- Meta’s VP, Finance Susan Li will move to the CFO position while current CFO David Wehner will become the company’s first Chief Strategy Officer effective Nov. 1, the firm announced in its second quarter earnings reported Wednesday.
- “Susan has played a key role on our finance team for 14 years — helping take our company public in 2012, overseeing the forecasting and budgeting of our business, and proving herself a talented and dedicated leader,” Meta CEO Mark Zuckerberg wrote of the move in a post on Facebook Wednesday. “We have been working on this succession plan for several years now and I am confident that Susan is ready to step into this role.”
- The CFO swap comes on the tail of disappointing earnings for the social media behemoth with Meta posting its first-ever yearly decline of revenue. Revenue dipped 1% to $28.8 billion, while net income fell 36% to $6.7 billion.
Wehner began his tenure at the company in 2012 as its VP of corporate finance and business, before taking on the CFO position in 2014. He previously served as CFO for computer game developer Zynga for two years from July 2010 to Nov. 2012 before moving to Meta.
Li joined Meta, then called Facebook, in 2008 and was promoted to her current position as VP, finance in 2016, overseeing corporate finance and treasury functions. She also currently serves as a board member for Alaska Airlines, joining its Board of Directors in 2018 where she is part of its Audit Committee and Innovation Committee. She worked as an analyst for Morgan Stanley for two years prior to joining Meta.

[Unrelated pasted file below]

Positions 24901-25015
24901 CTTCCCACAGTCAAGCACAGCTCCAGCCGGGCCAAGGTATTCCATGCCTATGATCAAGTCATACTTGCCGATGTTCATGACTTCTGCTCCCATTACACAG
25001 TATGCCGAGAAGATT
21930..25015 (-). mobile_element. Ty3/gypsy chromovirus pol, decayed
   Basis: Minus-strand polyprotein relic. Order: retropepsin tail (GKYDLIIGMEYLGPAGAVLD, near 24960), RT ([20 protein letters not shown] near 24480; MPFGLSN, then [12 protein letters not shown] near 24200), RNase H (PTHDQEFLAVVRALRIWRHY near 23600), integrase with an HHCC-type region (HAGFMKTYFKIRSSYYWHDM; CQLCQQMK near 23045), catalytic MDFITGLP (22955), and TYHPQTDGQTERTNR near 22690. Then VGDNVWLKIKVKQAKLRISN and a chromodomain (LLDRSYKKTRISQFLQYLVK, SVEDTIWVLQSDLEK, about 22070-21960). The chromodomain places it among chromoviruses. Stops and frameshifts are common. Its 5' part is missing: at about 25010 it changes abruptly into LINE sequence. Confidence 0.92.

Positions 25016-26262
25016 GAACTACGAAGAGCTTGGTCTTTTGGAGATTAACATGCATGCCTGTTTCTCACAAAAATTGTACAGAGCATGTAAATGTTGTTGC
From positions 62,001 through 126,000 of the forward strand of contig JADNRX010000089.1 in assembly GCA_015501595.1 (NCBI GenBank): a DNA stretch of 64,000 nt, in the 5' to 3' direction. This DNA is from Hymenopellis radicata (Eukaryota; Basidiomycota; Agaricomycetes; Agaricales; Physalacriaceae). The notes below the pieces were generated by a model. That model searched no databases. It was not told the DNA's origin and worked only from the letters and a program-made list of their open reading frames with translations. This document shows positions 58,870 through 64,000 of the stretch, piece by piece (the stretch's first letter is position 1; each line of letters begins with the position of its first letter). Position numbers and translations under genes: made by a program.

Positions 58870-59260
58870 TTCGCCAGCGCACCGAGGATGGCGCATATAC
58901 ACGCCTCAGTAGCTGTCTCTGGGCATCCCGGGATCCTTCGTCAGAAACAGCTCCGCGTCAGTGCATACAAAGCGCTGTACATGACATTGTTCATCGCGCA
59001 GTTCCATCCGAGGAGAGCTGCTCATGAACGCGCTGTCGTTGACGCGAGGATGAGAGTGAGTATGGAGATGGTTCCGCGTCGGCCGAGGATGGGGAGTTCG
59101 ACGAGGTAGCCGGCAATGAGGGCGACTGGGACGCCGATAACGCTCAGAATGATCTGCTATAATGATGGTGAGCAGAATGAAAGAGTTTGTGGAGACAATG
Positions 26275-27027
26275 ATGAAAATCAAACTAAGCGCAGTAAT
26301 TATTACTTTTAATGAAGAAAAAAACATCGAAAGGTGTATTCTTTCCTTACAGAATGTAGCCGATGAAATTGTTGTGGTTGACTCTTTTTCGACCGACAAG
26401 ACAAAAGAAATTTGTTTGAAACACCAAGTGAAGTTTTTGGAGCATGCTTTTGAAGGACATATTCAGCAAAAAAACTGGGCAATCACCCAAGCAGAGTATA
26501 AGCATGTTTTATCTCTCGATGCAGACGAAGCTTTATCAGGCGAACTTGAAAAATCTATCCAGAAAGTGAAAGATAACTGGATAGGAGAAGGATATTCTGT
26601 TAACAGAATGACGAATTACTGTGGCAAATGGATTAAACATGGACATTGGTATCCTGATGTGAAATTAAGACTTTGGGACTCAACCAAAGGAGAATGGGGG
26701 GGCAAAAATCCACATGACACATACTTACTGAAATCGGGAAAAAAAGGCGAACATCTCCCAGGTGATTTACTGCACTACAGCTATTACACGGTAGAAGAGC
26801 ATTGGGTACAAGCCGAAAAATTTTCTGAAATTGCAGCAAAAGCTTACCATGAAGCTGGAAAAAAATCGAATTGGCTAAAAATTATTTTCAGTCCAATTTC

Upon taking on the CFO position, Li will oversee the finance and facilities teams currently supervised by Wehner.
The creation of the Chief Strategy Officer role and Li’s jump to the CFO role marks the second high-profile shift in Meta’s C-Suite in recent months, coming approximately one month after its Chief Operating Officer (COO) Sheryl Sandberg announced her intent to step down from her role in early June after 14 years at the firm. The company has indicated Javier Olivan will serve as COO following her departure, according to a filing with the Securities and Exchange Commission (SEC).
While its C-Suite re-solidifies, Meta is also taking several key steps to reallocate resources in the face of its declining revenue, including slowing the pace of its investments in several projects begun in 2021, CFO Mark Zuckerberg said on the earnings call.
Meta is also bracing to see slowdowns in its third quarter, expecting revenue between $26-28.5 billion due to the same weaker advertising demand the company saw in Q2, according to its earnings. The company will also be reducing headcount over the next year in a bid to cut down expenses and restructure resources.
“Many teams are going to shrink so we can shift energy to other areas, and I wanted to give our leaders the ability to decide within their teams where to double down, where to backfill attrition, and where to restructure teams while minimizing thrash to the long term initiatives,” Zuckerberg said.
Zuckerberg also pointed to several positive trends in Meta’s second quarter earnings report, including stronger engagement with products such as its Instagram Reels feature — a short-form video feature aimed at competing with similar apps such as TikTok — as well as the rising importance of technologies such as artificial intelligence (AI).
AI is becoming one of the key drivers of the business, he said during the earnings call, with approximately 15% of content glimpsed on users’ Facebook feed now recommended by the company’s AI from individuals, groups, or accounts users do not follow. These numbers are expected to double by the end of the year, Zuckerberg said.